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The tempo and mode of barnacle evolution.
Evolutionary and biogeographical patterns of barnacles from deep‐sea hydrothermal vents
It is suggested that the geological processes and dispersal mechanisms discussed here can explain the current distribution patterns of many other marine taxa and have played an important role shaping deep‐sea faunal diversity.
Dispersal and Differentiation of Deep-Sea Mussels of the Genus Bathymodiolus (Mytilidae, Bathymodiolinae)
The mitochondrial ND4 gene was sequenced to elucidate the evolutionary processes of Bathymodiolus mussels and mytilid relatives, indicating an evolutionary transition from shallow to deep sea via sunken wood and whale carcasses.
Allying with armored snails: the complete genome of gammaproteobacterial endosymbiont
This study is the first complete genome analysis of gastropod endosymbiont and offers an opportunity to study genome evolution in a recently evolved endosYmbionts.
Discovery of New Hydrothermal Activity and Chemosynthetic Fauna on the Central Indian Ridge at 18°–20°S
Two newly discovered hydrothermal vent fields, the Dodo and Solitaire fields, which are located in the Central Indian Ridge (CIR) segments 16 and 15, respectively, are reported, with new findings into the biodiversity and biogeography of vent-endemic ecosystems in the Indian Ocean.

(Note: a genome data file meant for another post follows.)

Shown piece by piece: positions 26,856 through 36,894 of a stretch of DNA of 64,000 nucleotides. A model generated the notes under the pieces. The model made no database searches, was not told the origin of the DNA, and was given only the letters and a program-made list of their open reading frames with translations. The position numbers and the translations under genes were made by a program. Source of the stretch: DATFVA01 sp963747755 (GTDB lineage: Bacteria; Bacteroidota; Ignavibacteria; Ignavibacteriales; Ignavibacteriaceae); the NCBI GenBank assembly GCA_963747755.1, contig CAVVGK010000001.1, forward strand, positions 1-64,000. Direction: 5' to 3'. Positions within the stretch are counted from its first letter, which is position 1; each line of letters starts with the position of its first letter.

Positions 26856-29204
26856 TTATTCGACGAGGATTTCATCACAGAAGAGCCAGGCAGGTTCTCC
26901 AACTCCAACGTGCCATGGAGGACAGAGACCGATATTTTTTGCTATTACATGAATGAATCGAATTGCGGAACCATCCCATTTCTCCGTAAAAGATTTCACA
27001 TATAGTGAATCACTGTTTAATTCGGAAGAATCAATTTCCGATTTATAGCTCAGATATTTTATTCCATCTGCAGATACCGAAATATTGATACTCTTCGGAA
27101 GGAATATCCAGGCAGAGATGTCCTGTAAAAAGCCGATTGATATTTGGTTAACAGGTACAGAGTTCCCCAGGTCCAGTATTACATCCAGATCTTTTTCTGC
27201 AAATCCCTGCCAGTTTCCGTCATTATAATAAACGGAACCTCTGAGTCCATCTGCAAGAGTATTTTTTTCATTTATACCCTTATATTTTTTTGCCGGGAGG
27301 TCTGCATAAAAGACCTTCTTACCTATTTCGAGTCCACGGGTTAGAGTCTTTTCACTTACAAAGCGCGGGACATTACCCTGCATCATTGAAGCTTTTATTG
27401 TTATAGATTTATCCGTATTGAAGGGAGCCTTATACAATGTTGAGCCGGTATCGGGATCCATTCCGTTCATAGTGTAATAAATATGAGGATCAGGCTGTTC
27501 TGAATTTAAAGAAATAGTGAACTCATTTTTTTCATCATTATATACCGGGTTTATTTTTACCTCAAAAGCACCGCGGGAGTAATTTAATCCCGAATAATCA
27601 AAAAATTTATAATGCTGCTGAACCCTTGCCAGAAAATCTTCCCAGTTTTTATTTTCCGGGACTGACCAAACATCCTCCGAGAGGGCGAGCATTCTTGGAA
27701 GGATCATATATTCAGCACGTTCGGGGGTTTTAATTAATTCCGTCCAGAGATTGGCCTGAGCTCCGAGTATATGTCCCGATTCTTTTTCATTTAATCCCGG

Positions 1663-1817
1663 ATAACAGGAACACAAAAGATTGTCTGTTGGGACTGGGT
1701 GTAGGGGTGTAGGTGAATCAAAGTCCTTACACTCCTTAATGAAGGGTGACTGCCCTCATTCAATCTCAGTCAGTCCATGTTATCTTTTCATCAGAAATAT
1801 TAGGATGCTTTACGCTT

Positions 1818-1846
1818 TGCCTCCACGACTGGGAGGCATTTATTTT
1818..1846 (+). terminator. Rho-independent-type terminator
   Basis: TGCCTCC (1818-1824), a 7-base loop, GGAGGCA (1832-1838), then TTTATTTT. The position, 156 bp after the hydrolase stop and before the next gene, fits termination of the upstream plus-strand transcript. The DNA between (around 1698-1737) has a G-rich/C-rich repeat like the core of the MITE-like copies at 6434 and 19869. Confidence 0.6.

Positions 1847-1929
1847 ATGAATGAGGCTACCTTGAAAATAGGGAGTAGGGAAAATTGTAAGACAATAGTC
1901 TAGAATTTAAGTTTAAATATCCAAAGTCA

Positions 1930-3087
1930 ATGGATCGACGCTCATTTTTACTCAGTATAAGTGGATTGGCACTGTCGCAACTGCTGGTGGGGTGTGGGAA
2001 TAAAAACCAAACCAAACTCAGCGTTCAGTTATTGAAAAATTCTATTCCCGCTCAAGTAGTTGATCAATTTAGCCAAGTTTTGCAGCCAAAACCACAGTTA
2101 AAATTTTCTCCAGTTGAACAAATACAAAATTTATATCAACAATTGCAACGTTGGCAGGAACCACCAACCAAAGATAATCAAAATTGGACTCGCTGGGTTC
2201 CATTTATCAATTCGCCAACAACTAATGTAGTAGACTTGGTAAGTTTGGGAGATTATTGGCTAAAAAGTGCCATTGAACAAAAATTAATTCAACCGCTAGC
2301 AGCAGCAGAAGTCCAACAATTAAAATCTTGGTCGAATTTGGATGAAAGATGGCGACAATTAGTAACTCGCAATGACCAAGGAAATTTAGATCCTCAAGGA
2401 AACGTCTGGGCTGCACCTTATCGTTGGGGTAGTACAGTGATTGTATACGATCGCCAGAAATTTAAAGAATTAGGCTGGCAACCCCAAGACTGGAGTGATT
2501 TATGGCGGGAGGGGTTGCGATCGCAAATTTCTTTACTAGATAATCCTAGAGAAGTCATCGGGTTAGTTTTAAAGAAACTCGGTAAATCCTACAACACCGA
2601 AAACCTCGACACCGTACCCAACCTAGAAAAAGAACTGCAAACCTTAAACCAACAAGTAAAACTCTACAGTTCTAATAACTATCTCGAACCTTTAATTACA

Host-Symbiont Relationships in Hydrothermal Vent Gastropods of the Genus Alviniconcha from the Southwest Pacific
Coupling of the host and symbiont lineages from the three Southwest Pacific basins revealed that each of the Alviniconcha lineages harbors different bacterial endosymbionts belonging to either the γ- or ε-Proteobacteria.
Brucite chimney formation and carbonate alteration at the Shinkai Seep Field, a serpentinite‐hosted vent system in the southern Mariana forearc
Brucite‐carbonate chimneys were discovered from the deepest known (∼5700 m depth) serpentinite‐hosted ecosystem—the Shinkai Seep Field (SSF) in the southern Mariana forearc. Textural observations and
Population structure of Japanese spiny lobster Panulirus japonicus inferred by nucleotide sequence analysis of mitochondrial COI gene
There is no genetic differentiation between P. japonicus populations in Japan, and the hypothesis that benthic individuals of P. Japonicus are sustained from a population of a common pool of long-period phyllosoma larvae through long-distance larval transport within the Kuroshio Subgyre is supported.
Japan: Vents and Seeps in Close Proximity
Since the discovery of dense animal communities associated with deep-sea hydrothermal­ venting (Lonsdale 1997), biological knowledge of those animals has accumulated (Van Dover 2000). Some unique